Saturday, April 28, 2012

Spanish Railways


The first proper train line in Spain was opened in October 1848 between Barcelona and Mataró. It was designed by an English Engineer called Joseph Locke. Half the capital was English, the main contractors were called Mackenzie and Brassey and the four initial locomotives were built by a firm called Jones and Potts. That's why Spanish trains still drive on the left. It didn't occur to the British designers or engineers to do it any other way. They did, however, make the same decision as Isambard Kingdom Brunel to build their rails 1.688 metres apart as against the more usual 1.435 metres. This distance between the rails is called gauge.

Just as in the UK the market was soon dominated by major companies. In Spain the initials were not GNER or LNR but TBF (Tarragona, Barcelona, Francia) and MZA (Madrid, Zaragoza, Alicante.) Just like in the UK the fat years were followed by thin and a quango, the EFE, Explotación de Ferrocarriles por el Estado, was formed in 1926 to bring some order to the system and to keep lines open. In 1941 EFE was divided in two. RENFE, Red Nacional de los Ferrocarriles Españoles, took all the standard and broad gauge network, that's everything over 1.435 metres, leaving EFE with a mish mash of five different narrower gauges.

First let's have a look at what happened to RENFE and then what happened to EFE.

RENFE is still the main, state controlled rail operator although since 1992 it has effectively had two separate divisions - one is based on the traditional Spanish gauge and the other on the narrower Standard gauge. The AVE, Alta Velocidad Española, the super-fast high speed trains, run on the Standard gauge whilst the slower long distance trains and regional trains continue to use the Spanish gauge. Spain currently has the second longest network of high speed routes in the World after China.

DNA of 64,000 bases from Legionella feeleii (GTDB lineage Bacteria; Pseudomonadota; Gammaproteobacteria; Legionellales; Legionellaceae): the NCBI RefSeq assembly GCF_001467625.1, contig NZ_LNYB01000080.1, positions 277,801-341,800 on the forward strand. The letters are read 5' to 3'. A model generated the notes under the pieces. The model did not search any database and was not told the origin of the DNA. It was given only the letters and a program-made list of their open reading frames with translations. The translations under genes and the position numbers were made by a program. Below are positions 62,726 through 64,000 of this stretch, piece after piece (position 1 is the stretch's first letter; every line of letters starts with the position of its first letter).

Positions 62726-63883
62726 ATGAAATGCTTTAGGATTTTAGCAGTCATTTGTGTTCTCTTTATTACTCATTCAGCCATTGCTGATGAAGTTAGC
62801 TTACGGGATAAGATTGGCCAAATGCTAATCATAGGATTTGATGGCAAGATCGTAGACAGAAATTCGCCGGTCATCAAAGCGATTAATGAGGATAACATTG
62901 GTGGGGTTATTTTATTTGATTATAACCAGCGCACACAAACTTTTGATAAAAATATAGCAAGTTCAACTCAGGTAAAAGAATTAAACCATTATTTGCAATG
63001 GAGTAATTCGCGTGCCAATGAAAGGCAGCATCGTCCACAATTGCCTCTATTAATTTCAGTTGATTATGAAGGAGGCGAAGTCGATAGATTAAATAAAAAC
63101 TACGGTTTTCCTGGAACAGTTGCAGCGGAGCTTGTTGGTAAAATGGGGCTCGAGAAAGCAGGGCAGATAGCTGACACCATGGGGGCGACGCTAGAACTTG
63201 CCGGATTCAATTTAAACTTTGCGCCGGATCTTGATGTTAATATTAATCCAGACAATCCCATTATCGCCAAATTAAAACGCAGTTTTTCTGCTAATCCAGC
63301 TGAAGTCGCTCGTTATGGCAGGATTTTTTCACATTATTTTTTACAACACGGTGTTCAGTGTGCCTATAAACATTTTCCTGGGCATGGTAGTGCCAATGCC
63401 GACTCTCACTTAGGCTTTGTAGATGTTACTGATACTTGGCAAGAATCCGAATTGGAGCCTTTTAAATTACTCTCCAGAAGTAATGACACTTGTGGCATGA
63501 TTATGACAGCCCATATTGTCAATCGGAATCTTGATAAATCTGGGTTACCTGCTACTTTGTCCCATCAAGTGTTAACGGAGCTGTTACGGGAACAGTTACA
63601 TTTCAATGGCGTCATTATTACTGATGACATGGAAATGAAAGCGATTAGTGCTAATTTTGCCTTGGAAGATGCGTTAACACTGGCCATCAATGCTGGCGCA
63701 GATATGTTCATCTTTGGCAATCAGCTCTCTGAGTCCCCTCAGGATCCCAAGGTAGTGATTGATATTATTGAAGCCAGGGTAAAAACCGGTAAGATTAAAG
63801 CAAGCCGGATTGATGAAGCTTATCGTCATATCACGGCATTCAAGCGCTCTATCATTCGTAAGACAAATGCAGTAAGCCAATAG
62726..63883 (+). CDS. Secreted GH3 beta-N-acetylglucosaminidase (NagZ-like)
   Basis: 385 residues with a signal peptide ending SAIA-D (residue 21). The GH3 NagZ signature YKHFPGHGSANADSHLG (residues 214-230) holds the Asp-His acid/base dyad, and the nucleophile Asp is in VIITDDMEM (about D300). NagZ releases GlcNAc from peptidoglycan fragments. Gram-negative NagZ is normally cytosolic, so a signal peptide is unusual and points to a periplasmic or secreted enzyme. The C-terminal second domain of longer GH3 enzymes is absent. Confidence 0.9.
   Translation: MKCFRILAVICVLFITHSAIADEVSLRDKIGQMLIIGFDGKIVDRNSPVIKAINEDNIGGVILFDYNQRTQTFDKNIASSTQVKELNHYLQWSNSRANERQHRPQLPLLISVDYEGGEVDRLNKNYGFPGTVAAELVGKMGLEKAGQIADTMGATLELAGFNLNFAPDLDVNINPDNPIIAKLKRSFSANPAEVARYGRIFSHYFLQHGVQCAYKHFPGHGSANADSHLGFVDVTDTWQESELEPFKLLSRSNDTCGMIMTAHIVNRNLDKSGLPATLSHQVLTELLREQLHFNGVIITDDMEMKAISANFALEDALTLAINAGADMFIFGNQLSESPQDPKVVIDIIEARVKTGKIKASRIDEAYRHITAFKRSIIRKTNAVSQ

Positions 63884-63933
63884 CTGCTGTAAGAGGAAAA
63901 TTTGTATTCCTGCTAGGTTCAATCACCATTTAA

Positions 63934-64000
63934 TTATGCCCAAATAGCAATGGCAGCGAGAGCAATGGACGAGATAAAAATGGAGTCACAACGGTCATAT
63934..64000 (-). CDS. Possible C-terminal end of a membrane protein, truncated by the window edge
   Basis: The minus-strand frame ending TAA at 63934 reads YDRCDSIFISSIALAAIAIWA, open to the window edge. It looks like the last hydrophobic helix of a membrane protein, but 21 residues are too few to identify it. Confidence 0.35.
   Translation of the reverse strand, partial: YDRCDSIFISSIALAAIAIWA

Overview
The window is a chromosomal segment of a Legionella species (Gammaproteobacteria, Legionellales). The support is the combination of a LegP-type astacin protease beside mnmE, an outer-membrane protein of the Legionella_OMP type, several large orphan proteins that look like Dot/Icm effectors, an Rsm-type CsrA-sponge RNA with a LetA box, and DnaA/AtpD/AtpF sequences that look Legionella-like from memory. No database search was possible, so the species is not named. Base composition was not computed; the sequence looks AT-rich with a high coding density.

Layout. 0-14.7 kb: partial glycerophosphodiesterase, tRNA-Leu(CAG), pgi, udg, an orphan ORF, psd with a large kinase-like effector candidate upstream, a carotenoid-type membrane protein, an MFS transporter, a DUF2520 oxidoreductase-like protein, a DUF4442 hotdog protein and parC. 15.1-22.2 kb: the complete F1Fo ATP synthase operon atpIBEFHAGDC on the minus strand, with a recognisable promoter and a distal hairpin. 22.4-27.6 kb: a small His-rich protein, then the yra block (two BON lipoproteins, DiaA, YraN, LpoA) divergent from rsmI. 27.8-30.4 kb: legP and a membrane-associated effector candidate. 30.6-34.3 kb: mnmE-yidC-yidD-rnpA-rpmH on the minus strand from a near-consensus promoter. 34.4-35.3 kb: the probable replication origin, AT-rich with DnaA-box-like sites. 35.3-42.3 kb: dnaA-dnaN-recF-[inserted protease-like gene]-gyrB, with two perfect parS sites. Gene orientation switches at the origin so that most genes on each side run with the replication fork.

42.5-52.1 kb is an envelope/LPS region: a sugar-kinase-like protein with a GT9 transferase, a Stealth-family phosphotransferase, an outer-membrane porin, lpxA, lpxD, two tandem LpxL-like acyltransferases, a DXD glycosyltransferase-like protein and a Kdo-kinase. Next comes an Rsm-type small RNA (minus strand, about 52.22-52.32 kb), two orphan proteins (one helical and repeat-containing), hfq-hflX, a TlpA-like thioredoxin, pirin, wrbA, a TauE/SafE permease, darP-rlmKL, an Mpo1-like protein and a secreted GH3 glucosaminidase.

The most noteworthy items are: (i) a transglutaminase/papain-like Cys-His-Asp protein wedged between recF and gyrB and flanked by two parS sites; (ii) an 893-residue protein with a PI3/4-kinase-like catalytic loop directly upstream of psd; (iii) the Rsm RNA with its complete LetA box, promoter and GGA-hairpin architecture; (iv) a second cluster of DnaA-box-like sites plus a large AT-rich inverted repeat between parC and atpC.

In 2005 RENFE was sliced in two. The new RENFE only deals with the operation of the locomotives and rolling stock. The operation of infrastructure - track, signalling, bridges, level crossings, tunnels and stations - was separated off and given to ADIF, Administrador de Infraestructuras Ferroviarias. The analogy with Railtrack/Network Rail and train operators such as Virgin Trains in the UK is striking.

Now lets have a look at what happened to EFE. As time went on more lines and companies ran into financial trouble and EFE took them over. Eventually, in 1965 some attempt was made to rationalise the system and FEVE, Ferrocarriles de Via Estrecha, was formed. Slowly, but surely, FEVE began to convert all of its lines to the metre gauge. Then, from 1978 onwards, with the development of democracy, FEVE handed over some of its lines and rolling stock to several Regional Governments with many of those lines now converted into metros or into locally integrated tram and rail systems.

In my experience Spanish trains are clean, inexpensive and efficient. Why not try a short train ride for a different day out on either a RENFE line from say Petrer, Villena, Alicante or Murcia or on the narrow gauge out of Alicante towards Denia or maybe from Cartagena to Los Nietos?


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